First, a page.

—after Naked Man with Knife, by Jackson Pollock
Fathers always kill their sons, chop them into flailing
flesh, grave lives survived in pieces.
Sons always resurrect their fathers, the angles of those bodies
cutting into each other.
The sky is always red. The blade is always bright.
My father is Daedalus,
Odysseus, Adam, and Abraham. I have grown
as Icarus flower, Telemachus weed,
Cain grass, and Isaac ivy grown wild and burnished
in the evening sun.
In the country of men, I am a refugee, an immigrant
cut by borders and boundaries.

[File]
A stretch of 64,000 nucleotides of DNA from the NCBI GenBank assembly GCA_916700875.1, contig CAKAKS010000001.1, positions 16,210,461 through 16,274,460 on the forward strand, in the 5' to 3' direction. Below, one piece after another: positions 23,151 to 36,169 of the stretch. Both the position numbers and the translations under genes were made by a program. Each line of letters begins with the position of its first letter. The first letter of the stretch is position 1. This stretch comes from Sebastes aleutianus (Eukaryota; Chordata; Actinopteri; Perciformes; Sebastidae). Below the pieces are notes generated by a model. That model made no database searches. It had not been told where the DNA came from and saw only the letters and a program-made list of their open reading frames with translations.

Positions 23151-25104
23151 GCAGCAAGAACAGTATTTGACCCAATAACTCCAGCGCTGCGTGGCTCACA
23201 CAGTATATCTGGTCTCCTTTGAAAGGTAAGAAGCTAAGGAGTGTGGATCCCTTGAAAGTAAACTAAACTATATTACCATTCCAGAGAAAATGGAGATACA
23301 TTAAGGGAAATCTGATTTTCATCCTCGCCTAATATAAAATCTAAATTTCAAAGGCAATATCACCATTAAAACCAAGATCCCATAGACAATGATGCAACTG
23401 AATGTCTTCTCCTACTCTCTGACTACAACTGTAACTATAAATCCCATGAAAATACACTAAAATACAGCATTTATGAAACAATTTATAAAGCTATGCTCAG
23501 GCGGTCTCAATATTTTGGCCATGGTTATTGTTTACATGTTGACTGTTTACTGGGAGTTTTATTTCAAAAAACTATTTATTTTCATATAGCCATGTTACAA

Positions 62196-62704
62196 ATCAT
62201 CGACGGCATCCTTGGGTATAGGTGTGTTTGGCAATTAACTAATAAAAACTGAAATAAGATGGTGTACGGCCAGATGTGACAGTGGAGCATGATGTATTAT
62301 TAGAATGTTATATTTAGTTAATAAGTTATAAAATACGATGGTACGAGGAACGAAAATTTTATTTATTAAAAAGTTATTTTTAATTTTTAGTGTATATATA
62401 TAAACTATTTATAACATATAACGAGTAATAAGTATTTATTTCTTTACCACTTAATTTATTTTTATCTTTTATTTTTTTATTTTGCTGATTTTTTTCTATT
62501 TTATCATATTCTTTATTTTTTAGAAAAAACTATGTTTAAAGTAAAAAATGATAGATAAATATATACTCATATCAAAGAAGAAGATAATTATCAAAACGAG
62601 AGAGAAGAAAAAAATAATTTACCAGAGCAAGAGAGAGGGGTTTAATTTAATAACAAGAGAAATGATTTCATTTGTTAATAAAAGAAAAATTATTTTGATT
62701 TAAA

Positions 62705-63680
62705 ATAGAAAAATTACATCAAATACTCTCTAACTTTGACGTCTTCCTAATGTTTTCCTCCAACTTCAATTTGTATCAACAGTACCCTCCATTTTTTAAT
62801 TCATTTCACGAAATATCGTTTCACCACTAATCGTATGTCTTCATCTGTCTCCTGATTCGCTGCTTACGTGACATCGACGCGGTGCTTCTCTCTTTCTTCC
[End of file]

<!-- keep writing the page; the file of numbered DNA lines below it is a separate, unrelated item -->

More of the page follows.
All trees die on this land, this land of summer and swelter,
fever and fervor. This time,
I soar naked into the sunlight, my wings slicing
open the muscles of my back,
feathers sharp and glinting in the light.
David B. Prather
David B. Prather is the author of We Were Birds (Main Street Rag Publishing, 2019), and his collection, Bending Light with Bare Hands, will be published by Fernwood Press. His work has appeared in many publications, including Prairie Schooner, Cutleaf, OPEN: Journal of Arts and Letters, Sheila-Na-Gig, etc. He has worked as an English professor and as an editor, and he is currently a reader for Suburbia Journal.